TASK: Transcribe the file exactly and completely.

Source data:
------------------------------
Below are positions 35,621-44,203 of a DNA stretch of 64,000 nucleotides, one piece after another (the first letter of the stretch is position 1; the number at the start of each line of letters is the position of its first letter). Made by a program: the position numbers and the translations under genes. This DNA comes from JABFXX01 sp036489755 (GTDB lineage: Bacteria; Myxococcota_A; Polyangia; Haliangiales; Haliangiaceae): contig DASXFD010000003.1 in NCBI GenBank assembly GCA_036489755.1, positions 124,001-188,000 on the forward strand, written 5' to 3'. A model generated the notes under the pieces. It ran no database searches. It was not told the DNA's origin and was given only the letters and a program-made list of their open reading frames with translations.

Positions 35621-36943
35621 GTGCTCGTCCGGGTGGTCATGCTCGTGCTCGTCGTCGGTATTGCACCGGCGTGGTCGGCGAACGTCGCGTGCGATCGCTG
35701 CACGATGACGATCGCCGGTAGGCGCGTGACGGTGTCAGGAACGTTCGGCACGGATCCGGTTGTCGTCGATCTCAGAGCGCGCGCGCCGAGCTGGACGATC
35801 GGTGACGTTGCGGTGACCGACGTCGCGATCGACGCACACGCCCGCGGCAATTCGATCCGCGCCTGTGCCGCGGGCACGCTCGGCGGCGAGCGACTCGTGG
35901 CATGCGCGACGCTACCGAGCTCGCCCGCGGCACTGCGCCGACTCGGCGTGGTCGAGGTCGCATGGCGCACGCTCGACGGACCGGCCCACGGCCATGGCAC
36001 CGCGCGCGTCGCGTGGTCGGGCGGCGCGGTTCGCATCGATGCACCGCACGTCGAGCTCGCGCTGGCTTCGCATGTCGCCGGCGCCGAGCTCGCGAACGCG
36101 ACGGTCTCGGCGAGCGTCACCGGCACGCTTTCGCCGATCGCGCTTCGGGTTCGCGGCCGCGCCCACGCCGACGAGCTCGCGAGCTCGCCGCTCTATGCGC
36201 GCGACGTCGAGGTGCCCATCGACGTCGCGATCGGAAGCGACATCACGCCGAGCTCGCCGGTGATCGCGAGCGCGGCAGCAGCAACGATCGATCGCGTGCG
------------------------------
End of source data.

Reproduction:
Below are positions 35,621-44,203 of a DNA stretch of 64,000 nucleotides, one piece after another (the first letter of the stretch is position 1; the number at the start of each line of letters is the position of its first letter). Made by a program: the position numbers and the translations under genes. This DNA comes from JABFXX01 sp036489755 (GTDB lineage: Bacteria; Myxococcota_A; Polyangia; Haliangiales; Haliangiaceae): contig DASXFD010000003.1 in NCBI GenBank assembly GCA_036489755.1, positions 124,001-188,000 on the forward strand, written 5' to 3'. A model generated the notes under the pieces. It ran no database searches. It was not told the DNA's origin and was given only the letters and a program-made list of their open reading frames with translations.

Positions 35621-36943
35621 GTGCTCGTCCGGGTGGTCATGCTCGTGCTCGTCGTCGGTATTGCACCGGCGTGGTCGGCGAACGTCGCGTGCGATCGCTG
35701 CACGATGACGATCGCCGGTAGGCGCGTGACGGTGTCAGGAACGTTCGGCACGGATCCGGTTGTCGTCGATCTCAGAGCGCGCGCGCCGAGCTGGACGATC
35801 GGTGACGTTGCGGTGACCGACGTCGCGATCGACGCACACGCCCGCGGCAATTCGATCCGCGCCTGTGCCGCGGGCACGCTCGGCGGCGAGCGACTCGTGG
35901 CATGCGCGACGCTACCGAGCTCGCCCGCGGCACTGCGCCGACTCGGCGTGGTCGAGGTCGCATGGCGCACGCTCGACGGACCGGCCCACGGCCATGGCAC
36001 CGCGCGCGTCGCGTGGTCGGGCGGCGCGGTTCGCATCGATGCACCGCACGTCGAGCTCGCGCTGGCTTCGCATGTCGCCGGCGCCGAGCTCGCGAACGCG
36101 ACGGTCTCGGCGAGCGTCACCGGCACGCTTTCGCCGATCGCGCTTCGGGTTCGCGGCCGCGCCCACGCCGACGAGCTCGCGAGCTCGCCGCTCTATGCGC
36201 GCGACGTCGAGGTGCCCATCGACGTCGCGATCGGAAGCGACATCACGCCGAGCTCGCCGGTGATCGCGAGCGCGGCAGCAGCAACGATCGATCGCGTGCG